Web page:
How Ads Are Using Patriarchal Messages To Achieve India’s ‘Toilets For All’ Goal

Posted on June 12, 2015 in Health and Life, Society

By Zoya Sham:

The UNICEF Total Sanitation television commercial called ‘Dulhan’ converges two of India’s most prominent social issues – the suppressive patriarchal idea of keeping a woman in a veil and the public health issue of inadequate sanitation in rural India. On watching the commercial, it is clear that the latter wins out over the former. It promotes development through better sanitation but backslides by encouraging ideas of keeping women in their rightful place, at home in their ghoonghats. Is this prioritizing of social issues justified?

Image Credit: The Wire
Image Credit: The Wire

The need for sanitation facilities in rural India became a political priority in 2013 when Narendra Modi said, “Pehle shauchalaya, phir devalaya” (toilets first, temples later). The Planning Commission conducted an evaluation study for the Total Sanitation Campaign, which found that 72.63% of all rural households practiced open defecation. This unsanitary practice leads to diseases, malnutrition, sexual violence and various other hazards. To combat this issue the Nirmal Bharat Abhiyan (now Swacch Bharat Abhiyan) was set up which aims to build 11 crore toilets across the country in 5 years, many of which have already been constructed.

However, this project is not completely successful as villagers are apprehensive to actually use the toilets constructed for them. In 2014, another survey showed that over 40% of households with a working latrine have at least one member who still defecates in the open. In an interview with Bloomberg, Sunita, a resident of Mukimpur, a north Indian village said, “Feces don’t belong under the same roof as where we eat and sleep.” “Locking us inside these booths with our own filth? I will never see how that is clean, going out there is normal.” She added pointing to the field.

The surveys also indicate that the reasons for the unused toilets are ‘lack of awareness’ and ‘established age-old practices’. Since defecating in the open is the only way the villagers know how, they refuse to accept why it can’t continue regardless of health hazards. Many women preferred open defecation because it gave them an excuse to leave their houses to socialize and ‘exchange gossip.’ These ideological hurdles make it necessary to explain the issue in a context that can be understood by the rural population.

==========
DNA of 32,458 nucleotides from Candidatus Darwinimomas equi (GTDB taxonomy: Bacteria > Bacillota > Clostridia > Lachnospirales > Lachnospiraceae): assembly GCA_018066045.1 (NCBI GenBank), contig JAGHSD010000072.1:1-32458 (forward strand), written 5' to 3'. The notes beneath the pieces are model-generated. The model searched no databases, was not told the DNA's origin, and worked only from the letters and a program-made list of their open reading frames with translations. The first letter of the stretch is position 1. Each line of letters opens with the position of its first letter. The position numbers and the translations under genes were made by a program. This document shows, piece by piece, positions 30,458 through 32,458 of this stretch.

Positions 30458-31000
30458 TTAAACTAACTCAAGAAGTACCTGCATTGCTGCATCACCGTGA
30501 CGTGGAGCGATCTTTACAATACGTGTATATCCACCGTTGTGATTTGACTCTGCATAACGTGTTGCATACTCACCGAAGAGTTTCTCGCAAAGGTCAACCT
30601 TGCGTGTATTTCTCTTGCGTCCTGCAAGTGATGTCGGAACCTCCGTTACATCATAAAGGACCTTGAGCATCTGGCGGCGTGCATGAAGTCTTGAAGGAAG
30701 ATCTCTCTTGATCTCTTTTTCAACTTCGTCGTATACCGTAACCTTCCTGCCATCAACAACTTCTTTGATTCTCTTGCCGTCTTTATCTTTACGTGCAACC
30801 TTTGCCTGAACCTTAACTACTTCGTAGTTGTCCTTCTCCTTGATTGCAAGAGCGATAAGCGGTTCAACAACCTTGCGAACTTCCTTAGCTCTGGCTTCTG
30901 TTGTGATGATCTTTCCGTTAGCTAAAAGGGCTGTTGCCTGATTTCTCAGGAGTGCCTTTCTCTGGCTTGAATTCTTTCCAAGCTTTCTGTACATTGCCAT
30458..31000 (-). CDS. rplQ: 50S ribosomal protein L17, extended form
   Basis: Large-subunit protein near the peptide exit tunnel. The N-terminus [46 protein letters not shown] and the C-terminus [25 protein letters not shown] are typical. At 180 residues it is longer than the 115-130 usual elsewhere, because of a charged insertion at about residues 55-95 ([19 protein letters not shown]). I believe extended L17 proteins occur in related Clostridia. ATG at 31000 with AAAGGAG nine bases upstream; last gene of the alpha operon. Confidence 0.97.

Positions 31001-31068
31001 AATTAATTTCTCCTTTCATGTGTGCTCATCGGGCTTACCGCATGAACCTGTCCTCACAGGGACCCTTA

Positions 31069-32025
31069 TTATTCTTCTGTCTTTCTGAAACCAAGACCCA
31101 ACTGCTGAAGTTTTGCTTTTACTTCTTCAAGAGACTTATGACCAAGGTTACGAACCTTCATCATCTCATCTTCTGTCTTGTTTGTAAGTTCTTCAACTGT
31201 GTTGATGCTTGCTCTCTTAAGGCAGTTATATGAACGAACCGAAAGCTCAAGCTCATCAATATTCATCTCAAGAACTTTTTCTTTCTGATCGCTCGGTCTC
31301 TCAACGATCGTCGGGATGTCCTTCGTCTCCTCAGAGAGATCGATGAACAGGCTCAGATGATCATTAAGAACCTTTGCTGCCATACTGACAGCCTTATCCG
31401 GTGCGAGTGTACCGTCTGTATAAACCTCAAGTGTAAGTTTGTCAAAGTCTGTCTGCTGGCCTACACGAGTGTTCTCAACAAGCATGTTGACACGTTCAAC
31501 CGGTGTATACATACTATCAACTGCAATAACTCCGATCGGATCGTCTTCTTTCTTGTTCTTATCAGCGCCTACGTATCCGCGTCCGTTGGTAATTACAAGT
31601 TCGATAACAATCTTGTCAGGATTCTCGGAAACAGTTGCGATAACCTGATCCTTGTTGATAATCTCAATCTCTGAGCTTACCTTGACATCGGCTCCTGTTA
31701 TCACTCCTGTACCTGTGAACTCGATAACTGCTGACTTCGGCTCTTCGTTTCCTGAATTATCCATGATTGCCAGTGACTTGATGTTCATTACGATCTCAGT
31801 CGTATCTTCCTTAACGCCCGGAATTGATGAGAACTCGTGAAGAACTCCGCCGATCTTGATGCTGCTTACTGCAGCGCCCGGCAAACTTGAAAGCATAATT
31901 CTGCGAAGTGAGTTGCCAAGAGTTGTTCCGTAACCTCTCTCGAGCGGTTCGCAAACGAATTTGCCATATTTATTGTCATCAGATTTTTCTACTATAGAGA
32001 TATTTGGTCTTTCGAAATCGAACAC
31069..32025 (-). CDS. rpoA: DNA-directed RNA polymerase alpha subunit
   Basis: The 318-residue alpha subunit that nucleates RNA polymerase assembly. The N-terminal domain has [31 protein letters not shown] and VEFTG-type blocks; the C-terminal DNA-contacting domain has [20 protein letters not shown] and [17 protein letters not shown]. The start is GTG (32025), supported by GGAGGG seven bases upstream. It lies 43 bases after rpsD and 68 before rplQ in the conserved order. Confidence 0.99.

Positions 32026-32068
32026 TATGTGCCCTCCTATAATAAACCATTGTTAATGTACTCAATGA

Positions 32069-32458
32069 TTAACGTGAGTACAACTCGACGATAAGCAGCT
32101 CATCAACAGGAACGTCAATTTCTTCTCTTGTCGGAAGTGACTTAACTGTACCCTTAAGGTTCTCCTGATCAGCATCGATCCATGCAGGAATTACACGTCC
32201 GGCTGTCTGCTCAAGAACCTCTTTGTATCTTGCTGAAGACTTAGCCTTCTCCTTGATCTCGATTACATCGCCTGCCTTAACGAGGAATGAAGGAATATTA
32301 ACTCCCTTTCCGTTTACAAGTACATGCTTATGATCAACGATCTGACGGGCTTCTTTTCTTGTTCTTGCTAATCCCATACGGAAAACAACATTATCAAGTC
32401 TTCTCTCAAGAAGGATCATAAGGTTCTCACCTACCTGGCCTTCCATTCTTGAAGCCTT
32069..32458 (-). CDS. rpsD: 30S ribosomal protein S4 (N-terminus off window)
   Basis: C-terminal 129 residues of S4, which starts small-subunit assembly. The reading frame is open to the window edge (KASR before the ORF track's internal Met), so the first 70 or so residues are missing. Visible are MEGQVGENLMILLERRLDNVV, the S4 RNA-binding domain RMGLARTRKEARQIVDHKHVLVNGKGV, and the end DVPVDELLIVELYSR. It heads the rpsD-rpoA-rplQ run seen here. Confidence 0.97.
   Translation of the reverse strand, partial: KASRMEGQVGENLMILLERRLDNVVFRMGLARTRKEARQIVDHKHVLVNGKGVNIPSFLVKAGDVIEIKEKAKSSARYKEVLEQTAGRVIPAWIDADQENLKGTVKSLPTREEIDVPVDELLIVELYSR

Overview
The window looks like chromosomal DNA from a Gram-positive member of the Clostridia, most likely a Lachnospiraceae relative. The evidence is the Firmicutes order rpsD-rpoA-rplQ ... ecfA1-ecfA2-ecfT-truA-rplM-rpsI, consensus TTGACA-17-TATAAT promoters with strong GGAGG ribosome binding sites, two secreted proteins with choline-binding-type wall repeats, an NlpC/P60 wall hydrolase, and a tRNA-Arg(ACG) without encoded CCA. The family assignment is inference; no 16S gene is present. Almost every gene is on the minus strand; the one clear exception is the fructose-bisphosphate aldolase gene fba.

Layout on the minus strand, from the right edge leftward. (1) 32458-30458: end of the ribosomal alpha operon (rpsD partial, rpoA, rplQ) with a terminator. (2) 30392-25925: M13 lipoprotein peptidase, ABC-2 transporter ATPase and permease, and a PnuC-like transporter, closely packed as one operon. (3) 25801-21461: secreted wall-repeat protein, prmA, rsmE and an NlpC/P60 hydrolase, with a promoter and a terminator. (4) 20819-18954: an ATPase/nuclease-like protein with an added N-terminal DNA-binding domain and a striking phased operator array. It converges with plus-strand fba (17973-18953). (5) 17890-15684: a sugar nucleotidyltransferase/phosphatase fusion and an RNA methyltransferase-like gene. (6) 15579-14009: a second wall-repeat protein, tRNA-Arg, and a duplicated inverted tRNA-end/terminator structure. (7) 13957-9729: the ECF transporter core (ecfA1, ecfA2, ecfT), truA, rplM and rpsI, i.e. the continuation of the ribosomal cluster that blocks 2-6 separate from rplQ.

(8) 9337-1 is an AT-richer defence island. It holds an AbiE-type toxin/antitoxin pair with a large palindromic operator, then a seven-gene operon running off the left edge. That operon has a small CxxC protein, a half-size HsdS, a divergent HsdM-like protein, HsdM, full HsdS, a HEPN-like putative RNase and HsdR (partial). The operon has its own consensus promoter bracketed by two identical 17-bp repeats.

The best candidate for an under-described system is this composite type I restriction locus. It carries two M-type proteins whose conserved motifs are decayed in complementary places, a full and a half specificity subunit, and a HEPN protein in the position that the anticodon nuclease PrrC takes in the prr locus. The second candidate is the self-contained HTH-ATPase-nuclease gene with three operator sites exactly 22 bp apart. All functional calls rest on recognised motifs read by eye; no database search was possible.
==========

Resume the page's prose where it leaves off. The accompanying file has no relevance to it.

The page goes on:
Therefore, since respect for a woman in rural and traditional India correlates to her modesty and dignity, these are important tools to explain her health and sanitation needs. The campaign in Nal Beri, in Bikaner, overcame age-old beliefs by raising questions about the community’s pride and dignity like “A woman has to wear a veil to protect her dignity, but what about her dignity when she lifts her skirt to squat in public spaces?” In spite of being regressive, this campaign was successful in creating a demand for more toilets.

To make up for hindering the ‘socializing’ opportunity women enjoyed with public defecation, many campaigns promoting sanitation involve social interaction among rural women. Also, to ensure women’s empowerment in some village campaigns, households that construct a toilet get a ‘beautiful home’ nameplate for their home where the name of the female family member is mentioned ahead of the male member. This is a matter of great pride for the women.

Although suppressive patriarchal notions must be actively battled for women’s upliftment, sanitation is an important women’s issue too and could be potentially life threatening if ignored. The priorities in the lifestyles of rural and urban India vary greatly. In keeping with this, patriarchal messages may be regressive, but provide a necessary context for villagers to understand the issue.